Lane closures on the 401 slow down the already dawdling pace of the commute between Toronto and Waterloo Region, Canada’s top tech corridor.

Similarly, barriers exist between designers and developers in both places, which limits creativity and wastes time.

The minds behind Method Jam want to design a better way for creative teams in the two tech communities to collaborate.

Method Jam, a gathering that makes its debut in Toronto tonight, started out of just such a collaboration between Toronto-based creative firms Heist and GRAND, and Waterloo-based Boltmade.

“It’s all about building great things together,” says Ben Morris, VP of Engineering at Boltmade, who’s leading the discussion on ‘Exposing companies to the lean process.’

“Heist came to us a little while ago with the idea to connect Toronto and Waterloo with a series of events,” Morris says. “We loved the idea and Method Jam was born.”

No stranger to complex problems, Boltmade is more than a one-size-fits-all software solution factory, but rather, it looks for the best answer to fit a client’s particular needs.

Usually, the ideas that stick are formed organically.

The aim of Method Jam is to explore the process for designers, developers and project managers, and find opportunities to create better customer experiences.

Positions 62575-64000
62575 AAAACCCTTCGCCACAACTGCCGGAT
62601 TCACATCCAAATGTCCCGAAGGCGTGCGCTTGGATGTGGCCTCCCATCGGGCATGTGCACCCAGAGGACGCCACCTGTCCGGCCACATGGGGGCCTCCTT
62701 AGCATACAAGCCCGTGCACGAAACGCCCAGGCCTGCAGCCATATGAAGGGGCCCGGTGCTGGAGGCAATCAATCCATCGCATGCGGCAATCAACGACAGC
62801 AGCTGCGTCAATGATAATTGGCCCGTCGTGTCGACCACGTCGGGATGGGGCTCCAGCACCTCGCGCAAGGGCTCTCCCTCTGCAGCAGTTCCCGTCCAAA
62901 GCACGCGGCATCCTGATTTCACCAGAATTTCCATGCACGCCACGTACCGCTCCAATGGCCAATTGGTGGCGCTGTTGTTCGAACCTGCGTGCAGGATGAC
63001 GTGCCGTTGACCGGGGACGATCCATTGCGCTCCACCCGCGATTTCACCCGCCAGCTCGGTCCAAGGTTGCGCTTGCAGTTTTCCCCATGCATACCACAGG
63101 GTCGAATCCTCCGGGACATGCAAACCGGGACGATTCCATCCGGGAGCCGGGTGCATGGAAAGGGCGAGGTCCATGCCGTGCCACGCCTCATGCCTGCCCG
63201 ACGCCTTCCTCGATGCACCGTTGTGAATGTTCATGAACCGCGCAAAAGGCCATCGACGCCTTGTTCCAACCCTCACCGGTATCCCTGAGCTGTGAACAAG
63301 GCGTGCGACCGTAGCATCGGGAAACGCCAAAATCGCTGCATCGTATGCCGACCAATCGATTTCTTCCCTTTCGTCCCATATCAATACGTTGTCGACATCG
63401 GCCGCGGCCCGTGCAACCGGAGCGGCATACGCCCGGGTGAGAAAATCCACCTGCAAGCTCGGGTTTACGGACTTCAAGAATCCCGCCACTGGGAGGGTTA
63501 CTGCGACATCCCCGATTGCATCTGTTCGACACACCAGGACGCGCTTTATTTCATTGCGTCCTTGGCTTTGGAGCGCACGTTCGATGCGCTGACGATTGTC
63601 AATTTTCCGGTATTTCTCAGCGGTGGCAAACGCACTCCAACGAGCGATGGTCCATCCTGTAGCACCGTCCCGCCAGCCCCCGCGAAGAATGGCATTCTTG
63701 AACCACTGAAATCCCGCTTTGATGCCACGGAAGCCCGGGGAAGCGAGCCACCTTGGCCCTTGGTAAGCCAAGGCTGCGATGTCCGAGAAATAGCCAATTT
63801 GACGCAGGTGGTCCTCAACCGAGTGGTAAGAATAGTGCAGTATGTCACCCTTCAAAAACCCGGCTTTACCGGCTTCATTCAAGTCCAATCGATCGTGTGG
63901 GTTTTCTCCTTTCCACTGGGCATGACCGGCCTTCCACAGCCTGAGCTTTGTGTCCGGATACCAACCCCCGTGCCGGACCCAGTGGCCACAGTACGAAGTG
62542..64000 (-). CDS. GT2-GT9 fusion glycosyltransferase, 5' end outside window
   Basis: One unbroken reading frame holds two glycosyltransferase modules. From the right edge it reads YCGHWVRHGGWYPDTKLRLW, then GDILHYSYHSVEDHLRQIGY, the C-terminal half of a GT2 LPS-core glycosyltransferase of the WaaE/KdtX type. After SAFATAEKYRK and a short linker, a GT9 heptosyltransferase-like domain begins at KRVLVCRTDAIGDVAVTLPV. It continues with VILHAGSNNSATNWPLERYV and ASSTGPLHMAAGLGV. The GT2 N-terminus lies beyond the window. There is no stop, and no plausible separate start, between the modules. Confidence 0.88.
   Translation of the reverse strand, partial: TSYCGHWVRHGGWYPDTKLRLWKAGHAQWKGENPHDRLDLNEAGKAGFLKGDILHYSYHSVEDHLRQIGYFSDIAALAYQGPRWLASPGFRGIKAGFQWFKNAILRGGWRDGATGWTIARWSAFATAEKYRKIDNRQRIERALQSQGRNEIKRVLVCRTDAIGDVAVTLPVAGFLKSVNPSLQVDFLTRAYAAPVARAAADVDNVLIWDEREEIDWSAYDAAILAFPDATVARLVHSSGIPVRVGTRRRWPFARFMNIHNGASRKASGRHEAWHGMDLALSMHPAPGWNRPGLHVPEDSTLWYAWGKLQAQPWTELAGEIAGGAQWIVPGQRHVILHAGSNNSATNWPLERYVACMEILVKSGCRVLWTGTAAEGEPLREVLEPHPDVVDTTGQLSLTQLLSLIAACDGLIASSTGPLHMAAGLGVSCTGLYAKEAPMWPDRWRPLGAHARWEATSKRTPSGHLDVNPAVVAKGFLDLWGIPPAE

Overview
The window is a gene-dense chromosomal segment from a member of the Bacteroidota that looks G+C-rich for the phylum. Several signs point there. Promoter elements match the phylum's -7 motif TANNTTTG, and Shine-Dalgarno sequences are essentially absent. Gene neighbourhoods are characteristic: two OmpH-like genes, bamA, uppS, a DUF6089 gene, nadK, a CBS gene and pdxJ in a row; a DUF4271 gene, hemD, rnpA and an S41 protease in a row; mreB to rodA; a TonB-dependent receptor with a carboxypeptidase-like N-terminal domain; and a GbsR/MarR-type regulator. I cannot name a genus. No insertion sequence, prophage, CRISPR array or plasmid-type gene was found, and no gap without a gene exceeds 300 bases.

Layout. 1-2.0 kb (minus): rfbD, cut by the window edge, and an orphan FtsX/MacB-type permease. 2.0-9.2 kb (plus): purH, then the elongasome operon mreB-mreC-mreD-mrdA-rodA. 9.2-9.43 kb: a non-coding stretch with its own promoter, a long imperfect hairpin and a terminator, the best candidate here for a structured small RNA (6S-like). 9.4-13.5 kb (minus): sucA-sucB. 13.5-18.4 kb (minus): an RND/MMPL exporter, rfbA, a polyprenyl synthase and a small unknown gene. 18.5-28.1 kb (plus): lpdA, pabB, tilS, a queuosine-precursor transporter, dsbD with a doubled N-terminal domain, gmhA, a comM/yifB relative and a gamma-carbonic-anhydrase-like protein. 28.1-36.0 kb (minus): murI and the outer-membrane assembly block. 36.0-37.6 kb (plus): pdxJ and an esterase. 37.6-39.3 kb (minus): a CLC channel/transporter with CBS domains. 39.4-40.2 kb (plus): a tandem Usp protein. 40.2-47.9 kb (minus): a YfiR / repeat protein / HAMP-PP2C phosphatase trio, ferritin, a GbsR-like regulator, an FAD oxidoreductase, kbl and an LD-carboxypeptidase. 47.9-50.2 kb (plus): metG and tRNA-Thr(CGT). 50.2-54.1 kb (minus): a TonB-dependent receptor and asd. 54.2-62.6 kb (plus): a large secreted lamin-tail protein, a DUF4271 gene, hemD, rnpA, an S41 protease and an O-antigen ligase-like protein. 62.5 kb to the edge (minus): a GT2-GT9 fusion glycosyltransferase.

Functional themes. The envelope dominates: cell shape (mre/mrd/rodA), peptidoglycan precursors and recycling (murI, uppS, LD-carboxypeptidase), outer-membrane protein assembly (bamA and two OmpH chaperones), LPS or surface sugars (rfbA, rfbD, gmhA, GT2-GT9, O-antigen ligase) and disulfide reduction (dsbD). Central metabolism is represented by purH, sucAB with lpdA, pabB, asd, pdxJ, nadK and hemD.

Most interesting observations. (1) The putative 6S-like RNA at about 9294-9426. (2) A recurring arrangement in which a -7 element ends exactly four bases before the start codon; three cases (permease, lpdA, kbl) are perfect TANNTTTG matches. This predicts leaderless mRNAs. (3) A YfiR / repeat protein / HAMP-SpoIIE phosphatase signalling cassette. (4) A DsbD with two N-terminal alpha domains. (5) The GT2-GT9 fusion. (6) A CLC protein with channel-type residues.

Tonight’s kickoff event at Heist’s office is a trial run, but Morris is hopeful based on early results. “It sold out in under a week and it’s looking like it’s going to be a great event,” he says.

Future dates and locations have yet to be decided, but the intention is to alternate them between the two regions.

Closing the day-to-day gaps among the teams driving innovation is just one goal behind Method Jam, whose creators have a bigger gap they want to close.

“There are a lot of great things going on in both Toronto and Waterloo but we feel like there isn’t as strong a connection between the communities as there could be,” Morris says. “Especially when you consider how close we are geographically.”

Events that connect the two ecosystems are just one among many steps in building an innovation supercluster.

“Improving transit between the communities would be a big help. It can take a couple of hours to drive,” Morris says. “The GO trains were a good start, but we need all-day service to be really viable.”